for Experiments 8 and 9 can also be analyzed with Figure 28, which provides threedimensional views of the most extreme situations encountered at 40 knots.

One can clearly notice for Experiment 9 the breaking wave mainly due to the presence of

the skeg in the left figure and the very complex free-surface between center and side hulls

occurring for Experiment 8 in the right figure. Particularly, one can notice the deep trough

which leads to a partial ventilation of the side hull, inner breaking waves and the breaking

rooster tail waves emanating from the side hull.

Figure 28: Three-dimensional views of the free-surface at the stern of the Trimaran at 40 knots in

Experiment 9 (left) and at bow in Experiment 8 (right)

th

FAST 2009, Athens, Greece, October 2009

Successful validation of ISIS-CFD RANSE calculations showed significant wave

interference first of all depending on longitudinal position of the side hulls. This influence is

very favourable (Experiments 5-7), when the side hulls are in the middle position, and very

unfavourable, when the side hulls are in the aft (Experiments 9-10) or forward (Experiment 8)

positions. The negative effect of center hull skegs was also found and quantatively measured.

An important design question is whether wave interference is the product of center hull skegs

and the related strong modification of the pressure field leading to a local breaking wave, or is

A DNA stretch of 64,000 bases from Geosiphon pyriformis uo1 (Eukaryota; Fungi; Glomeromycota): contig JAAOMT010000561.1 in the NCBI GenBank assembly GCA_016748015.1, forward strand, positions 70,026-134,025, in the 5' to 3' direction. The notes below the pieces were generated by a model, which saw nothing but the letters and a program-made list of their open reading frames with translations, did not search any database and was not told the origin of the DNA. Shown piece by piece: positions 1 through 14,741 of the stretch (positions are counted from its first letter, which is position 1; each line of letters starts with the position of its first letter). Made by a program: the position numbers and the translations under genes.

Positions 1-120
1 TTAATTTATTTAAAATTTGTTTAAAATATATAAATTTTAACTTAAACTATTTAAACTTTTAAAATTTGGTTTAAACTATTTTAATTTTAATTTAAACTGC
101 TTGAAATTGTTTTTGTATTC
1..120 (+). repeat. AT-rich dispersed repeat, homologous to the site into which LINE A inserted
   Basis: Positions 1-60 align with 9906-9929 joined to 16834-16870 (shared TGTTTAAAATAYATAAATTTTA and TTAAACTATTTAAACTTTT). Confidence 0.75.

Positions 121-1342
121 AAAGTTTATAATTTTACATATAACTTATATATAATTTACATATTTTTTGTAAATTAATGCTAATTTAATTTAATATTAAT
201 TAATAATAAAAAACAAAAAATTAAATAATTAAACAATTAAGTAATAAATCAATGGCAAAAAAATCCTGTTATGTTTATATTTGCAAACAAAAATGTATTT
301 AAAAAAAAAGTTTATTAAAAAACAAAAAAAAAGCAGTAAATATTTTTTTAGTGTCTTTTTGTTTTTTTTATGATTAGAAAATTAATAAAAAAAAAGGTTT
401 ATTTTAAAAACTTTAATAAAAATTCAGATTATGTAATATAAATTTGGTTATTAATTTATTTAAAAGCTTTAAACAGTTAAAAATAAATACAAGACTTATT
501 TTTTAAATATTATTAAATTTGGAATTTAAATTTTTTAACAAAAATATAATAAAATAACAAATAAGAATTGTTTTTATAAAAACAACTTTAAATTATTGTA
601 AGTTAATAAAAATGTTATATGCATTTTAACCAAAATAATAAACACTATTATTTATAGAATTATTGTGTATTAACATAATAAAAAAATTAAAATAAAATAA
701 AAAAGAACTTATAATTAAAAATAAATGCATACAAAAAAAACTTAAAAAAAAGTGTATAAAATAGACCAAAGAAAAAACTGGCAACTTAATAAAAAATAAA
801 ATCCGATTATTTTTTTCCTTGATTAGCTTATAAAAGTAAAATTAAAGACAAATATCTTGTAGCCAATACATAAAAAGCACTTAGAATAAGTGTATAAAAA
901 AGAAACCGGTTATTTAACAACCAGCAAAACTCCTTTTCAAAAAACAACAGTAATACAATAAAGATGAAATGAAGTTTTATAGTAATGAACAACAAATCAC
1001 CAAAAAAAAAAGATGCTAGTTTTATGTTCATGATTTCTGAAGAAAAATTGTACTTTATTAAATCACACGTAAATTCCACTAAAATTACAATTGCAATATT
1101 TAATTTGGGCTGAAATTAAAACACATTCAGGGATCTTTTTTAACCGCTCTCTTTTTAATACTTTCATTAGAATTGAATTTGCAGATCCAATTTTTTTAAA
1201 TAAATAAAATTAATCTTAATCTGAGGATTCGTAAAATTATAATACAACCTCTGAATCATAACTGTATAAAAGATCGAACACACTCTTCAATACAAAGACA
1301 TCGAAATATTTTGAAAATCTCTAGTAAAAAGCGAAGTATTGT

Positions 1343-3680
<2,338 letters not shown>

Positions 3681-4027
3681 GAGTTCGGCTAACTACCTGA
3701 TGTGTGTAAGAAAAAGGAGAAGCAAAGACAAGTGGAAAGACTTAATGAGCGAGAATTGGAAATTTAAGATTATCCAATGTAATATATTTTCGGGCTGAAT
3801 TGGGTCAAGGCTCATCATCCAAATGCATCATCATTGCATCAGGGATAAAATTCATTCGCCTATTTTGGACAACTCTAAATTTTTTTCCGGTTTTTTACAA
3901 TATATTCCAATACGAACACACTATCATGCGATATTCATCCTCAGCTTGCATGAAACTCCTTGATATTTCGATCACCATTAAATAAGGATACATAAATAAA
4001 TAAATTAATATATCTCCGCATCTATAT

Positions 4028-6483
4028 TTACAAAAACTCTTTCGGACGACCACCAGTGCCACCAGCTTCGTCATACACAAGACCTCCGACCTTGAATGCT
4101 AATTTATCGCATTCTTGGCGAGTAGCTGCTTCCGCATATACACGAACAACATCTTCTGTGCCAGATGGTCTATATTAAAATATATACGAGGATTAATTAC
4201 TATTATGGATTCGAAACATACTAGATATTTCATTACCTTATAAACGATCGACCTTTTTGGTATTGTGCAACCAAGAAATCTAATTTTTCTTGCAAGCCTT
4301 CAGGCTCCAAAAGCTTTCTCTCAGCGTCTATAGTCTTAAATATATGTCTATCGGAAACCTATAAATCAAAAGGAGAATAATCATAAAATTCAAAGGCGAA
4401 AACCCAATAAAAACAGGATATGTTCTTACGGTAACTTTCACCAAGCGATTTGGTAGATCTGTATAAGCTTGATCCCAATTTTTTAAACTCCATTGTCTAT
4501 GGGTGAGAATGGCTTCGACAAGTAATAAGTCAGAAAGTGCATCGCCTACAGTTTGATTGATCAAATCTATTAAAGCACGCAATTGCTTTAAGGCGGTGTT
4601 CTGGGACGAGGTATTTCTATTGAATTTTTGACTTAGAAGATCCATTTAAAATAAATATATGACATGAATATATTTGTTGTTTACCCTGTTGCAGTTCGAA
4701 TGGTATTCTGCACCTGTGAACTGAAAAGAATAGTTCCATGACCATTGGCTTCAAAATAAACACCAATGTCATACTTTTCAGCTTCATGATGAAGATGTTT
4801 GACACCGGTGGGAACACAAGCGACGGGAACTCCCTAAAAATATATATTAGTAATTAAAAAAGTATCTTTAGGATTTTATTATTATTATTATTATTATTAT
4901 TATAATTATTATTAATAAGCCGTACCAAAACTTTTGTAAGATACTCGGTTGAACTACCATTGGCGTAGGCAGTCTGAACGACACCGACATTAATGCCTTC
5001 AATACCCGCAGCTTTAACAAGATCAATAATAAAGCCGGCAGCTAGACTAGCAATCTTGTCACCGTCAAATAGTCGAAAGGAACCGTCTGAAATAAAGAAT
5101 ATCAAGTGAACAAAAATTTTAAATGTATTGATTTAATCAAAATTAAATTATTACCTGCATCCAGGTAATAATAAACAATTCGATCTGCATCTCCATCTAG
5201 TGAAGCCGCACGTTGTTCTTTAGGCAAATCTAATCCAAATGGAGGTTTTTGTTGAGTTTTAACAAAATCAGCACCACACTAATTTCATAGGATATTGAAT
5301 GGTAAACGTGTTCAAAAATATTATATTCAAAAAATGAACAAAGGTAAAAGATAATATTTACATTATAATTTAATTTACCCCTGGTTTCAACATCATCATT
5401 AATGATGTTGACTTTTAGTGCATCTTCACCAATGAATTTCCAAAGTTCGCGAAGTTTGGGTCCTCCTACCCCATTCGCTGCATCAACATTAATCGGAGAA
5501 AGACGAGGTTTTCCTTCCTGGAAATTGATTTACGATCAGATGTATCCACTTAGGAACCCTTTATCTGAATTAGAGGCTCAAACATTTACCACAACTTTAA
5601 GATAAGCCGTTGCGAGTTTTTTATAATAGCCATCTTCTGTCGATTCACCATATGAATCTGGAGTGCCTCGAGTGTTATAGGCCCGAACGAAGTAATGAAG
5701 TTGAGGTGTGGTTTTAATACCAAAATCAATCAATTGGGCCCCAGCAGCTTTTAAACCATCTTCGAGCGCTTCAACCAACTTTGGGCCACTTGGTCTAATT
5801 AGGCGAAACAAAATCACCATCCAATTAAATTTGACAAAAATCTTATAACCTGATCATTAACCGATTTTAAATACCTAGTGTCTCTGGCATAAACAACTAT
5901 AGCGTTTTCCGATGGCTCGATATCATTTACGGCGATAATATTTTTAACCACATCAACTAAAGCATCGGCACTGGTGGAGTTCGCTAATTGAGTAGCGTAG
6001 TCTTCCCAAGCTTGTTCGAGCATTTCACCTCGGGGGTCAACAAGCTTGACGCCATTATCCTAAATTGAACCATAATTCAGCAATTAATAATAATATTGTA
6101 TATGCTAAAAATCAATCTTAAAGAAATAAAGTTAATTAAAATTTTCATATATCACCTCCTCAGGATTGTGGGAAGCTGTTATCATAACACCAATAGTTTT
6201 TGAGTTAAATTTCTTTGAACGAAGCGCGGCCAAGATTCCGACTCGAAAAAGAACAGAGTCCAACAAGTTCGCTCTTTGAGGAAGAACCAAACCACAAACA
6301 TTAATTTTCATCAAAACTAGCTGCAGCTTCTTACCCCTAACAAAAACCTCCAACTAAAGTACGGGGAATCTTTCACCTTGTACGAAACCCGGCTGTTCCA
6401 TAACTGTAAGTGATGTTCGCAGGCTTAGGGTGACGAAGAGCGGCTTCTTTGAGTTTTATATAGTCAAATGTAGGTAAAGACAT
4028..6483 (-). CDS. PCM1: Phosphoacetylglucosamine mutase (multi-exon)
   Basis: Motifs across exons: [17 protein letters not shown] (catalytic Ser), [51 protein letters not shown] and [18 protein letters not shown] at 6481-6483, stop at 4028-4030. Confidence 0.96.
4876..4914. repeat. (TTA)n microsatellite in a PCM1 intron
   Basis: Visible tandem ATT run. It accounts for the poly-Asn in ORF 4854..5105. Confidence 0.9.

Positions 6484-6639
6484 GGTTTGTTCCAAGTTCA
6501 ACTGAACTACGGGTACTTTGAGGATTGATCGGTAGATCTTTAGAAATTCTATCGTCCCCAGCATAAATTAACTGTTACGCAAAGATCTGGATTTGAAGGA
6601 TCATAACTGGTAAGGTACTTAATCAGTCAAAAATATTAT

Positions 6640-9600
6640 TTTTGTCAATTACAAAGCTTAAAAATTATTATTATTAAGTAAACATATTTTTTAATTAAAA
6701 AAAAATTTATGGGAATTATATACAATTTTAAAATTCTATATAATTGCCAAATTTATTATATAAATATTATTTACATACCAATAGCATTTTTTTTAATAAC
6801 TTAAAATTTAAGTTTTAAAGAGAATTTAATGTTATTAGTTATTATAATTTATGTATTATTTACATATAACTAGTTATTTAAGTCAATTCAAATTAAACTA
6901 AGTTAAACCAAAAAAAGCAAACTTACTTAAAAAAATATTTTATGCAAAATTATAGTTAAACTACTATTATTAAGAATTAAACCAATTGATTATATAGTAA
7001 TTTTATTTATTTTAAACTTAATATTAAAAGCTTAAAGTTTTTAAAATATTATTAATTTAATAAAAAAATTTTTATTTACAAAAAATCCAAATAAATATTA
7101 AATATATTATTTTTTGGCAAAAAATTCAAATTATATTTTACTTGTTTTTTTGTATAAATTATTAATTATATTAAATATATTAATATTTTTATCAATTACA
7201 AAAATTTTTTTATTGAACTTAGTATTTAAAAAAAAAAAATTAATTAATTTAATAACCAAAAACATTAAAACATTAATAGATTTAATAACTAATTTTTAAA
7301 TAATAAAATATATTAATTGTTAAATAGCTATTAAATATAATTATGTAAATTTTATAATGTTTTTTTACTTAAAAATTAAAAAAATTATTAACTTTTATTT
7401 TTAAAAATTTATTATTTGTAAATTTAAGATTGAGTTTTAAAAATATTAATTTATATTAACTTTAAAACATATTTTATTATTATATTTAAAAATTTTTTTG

wave interference the fundamental phenomenon in this particular HALSS case for center hull

with and without skegs, depending only or mostly on the longitudinal position of the side

hulls.

We do not have experimental data to answer this question (there was no testing of

Trimaran configuration without center hull skegs). Accordingly, additional ISIS-CFD

calculations were performed. The results are presented in the Figures 29-31.

Figure. 29. Evolution of the residuary resistance with ship speed for Trimaran with center hull with

skegs (See Figure 25) and without skegs Black Full symbols for middle (Exp. 5), aft (Exp. 9) and

forward (Exp. 8) positions of the side hulls; Computations with skegs - Large empty symbols.

By comparing the Cr differences between blank (with skegs) and black full (without

skegs) symbols for different longitudinal positions of the side hulls (Experiments 5, 9 and 8),

one can see that these differences at three computed speeds (30, 35 and 40 knots) correspond

to relationships associated with the skegs. The important result of these additional

computations is the additional increase of the resistance at high speeds when the side hulls are

in the aft and forward positions (unfavorable interference cases) and when the center hull is

with skeg is due to the large breaking wave interfering with the side hulls. This observation is

also illustrated in free surface elevations shown in Figures 30 and 31. By comparing the

bottom parts of these Figures (without skegs) with top parts (with skegs) (Experiments 5 and

9) we see very much the same picture when comparing the interference effect at different

longitudinal positions of the side hulls Figures 26 and 27.

Based on this analysis we conclude that significant wave interference exists either with or

without skegs in the center hull, but skegs add substantial drag more or less corresponding to

the increase shown in comparison for the center hull alone Figure 15.

th

FAST 2009, Athens, Greece, October 2009

for Trimaran with the side hulls in the middle

position and with the center hull skegs Exp. 5

at the top side and with bare center hull at

the bottom of the figure

knots for Trimaran with the side hulls in the

aft position and with the center hull skegs

Exp. 9 at the top side and with bare center

hull at the bottom of the figure